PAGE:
To identify certainly possible, but it will be the same cycle in the cycle, only with fewer steps. The decision certainly will accelerate the calculation of such numbers, but not sure that will simplify the decision itself. And determining the existence of zero is only possible by iterating over the digits of the number (this is again disadvantage of linear language) - Luciano.Corwin commented on October 3rd 19 at 02:29
Example for A=99 B=10001 will get an incorrect count : 100,300,500,700,900,1000,2000,3000,5000,7000,9000 ie, 2 cycles : - too much number of digits (3,4), determining the appropriate extent of tens (10^2,10^3) in bust of odd options (1*10^x,3*10^x,...) Well, probably,it is possible to optimize the boundaries, but it is, IMHO, extreme savings :-) IMHO, quite easily. A listing of numbers such as do not need (well, except to consider that just overkill) - pearl_Web commented on October 3rd 19 at 02:32
More options with odd sum :-) - pearl_Web commented on October 3rd 19 at 02:35
Maybe I don't quite understand. But the numbers 101, 110, 120, 130... also fall. - Luciano.Corwin commented on October 3rd 19 at 02:38
Exactly. Other ideas yet - pearl_Web commented on October 3rd 19 at 02:41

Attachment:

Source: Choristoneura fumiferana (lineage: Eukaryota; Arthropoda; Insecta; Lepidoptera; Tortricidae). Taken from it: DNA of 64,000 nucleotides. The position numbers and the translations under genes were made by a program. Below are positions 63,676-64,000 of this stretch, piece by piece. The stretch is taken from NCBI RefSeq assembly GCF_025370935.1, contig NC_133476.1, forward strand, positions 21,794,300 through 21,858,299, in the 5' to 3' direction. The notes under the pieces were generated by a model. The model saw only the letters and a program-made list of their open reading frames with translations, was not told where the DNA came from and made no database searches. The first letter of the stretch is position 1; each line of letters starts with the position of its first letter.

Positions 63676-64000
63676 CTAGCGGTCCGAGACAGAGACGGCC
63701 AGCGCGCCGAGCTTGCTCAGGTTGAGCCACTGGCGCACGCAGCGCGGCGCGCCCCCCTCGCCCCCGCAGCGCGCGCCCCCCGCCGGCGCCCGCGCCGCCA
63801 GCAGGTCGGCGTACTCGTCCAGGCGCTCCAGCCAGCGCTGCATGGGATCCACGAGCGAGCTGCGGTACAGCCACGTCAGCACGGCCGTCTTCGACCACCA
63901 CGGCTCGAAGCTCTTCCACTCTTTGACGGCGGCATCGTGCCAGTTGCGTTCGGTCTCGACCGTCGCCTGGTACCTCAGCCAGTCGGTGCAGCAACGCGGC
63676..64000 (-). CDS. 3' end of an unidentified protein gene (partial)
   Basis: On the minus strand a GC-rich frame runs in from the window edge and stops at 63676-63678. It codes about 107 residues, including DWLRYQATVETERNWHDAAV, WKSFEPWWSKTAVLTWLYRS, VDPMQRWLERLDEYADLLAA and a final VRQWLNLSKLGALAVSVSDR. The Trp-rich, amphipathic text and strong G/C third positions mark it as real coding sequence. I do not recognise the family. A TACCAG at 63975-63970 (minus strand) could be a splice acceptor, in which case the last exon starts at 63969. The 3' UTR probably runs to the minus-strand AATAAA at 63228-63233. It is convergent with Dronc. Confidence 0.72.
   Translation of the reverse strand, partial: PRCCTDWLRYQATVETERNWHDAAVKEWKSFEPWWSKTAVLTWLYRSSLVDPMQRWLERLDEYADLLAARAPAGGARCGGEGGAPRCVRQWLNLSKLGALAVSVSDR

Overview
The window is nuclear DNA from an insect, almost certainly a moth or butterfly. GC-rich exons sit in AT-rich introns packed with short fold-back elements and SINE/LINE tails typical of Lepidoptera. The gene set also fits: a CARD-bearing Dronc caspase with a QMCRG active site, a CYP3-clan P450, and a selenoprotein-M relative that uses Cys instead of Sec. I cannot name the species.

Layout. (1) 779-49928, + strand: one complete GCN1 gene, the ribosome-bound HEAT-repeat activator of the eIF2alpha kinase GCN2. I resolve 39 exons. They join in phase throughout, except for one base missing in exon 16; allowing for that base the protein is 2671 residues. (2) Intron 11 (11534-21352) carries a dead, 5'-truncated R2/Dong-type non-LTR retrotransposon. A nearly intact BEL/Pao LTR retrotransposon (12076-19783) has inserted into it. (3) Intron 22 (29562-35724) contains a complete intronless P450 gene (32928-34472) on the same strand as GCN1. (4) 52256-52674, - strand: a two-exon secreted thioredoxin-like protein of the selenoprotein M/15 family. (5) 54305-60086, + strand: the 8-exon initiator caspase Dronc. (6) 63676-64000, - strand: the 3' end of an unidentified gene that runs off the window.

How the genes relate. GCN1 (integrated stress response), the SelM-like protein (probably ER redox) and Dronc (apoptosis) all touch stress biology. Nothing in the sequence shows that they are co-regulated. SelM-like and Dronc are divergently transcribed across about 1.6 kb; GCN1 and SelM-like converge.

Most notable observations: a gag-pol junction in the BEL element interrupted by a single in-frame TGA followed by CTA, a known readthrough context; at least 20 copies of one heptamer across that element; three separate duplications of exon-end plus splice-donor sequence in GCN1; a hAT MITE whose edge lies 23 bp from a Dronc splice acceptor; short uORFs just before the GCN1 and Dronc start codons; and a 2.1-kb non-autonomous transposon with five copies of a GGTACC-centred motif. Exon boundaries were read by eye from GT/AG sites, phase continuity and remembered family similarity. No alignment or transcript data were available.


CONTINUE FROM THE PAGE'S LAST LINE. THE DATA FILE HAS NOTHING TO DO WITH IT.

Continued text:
Although, it is necessary to estimate whether the number of zero falls. Otherwise, I guess you could count their number in the range. - pearl_Web commented on October 3rd 19 at 02:44
I had the idea: each ten (0 to 9) exactly 5 numbers the sum of which is even and the same number with an odd amount. However, each transition to a new ten requires recalculation. And between A and B is not always a whole number of tens. - Luciano.Corwin commented on October 3rd 19 at 02:47
About non-integer - so what's the problem? Round up A dozen more B-less, subtract and multiply by 5 (or something wrong?) And then count cycles of the boundary - pearl_Web commented on October 3rd 19 at 02:50
October 3rd 19 at 02:19

Take a number A, define for him the parity of the sum of numbers, then argue as follows: if A is odd, then A+1 is even, if A is even, then A+1 is odd. Exception is done for the transition xx9 - xy0 (I think there is xx9 and xy0 have odinakovy parity). In General, alternating run to B. I would have done so.

The fact that the numbers with zero within x0y, x0yz also does not fit the alternation. But to find zero number - you need to go through all his numbers - or is there another way?? - pearl_Web commented on October 3rd 19 at 02:22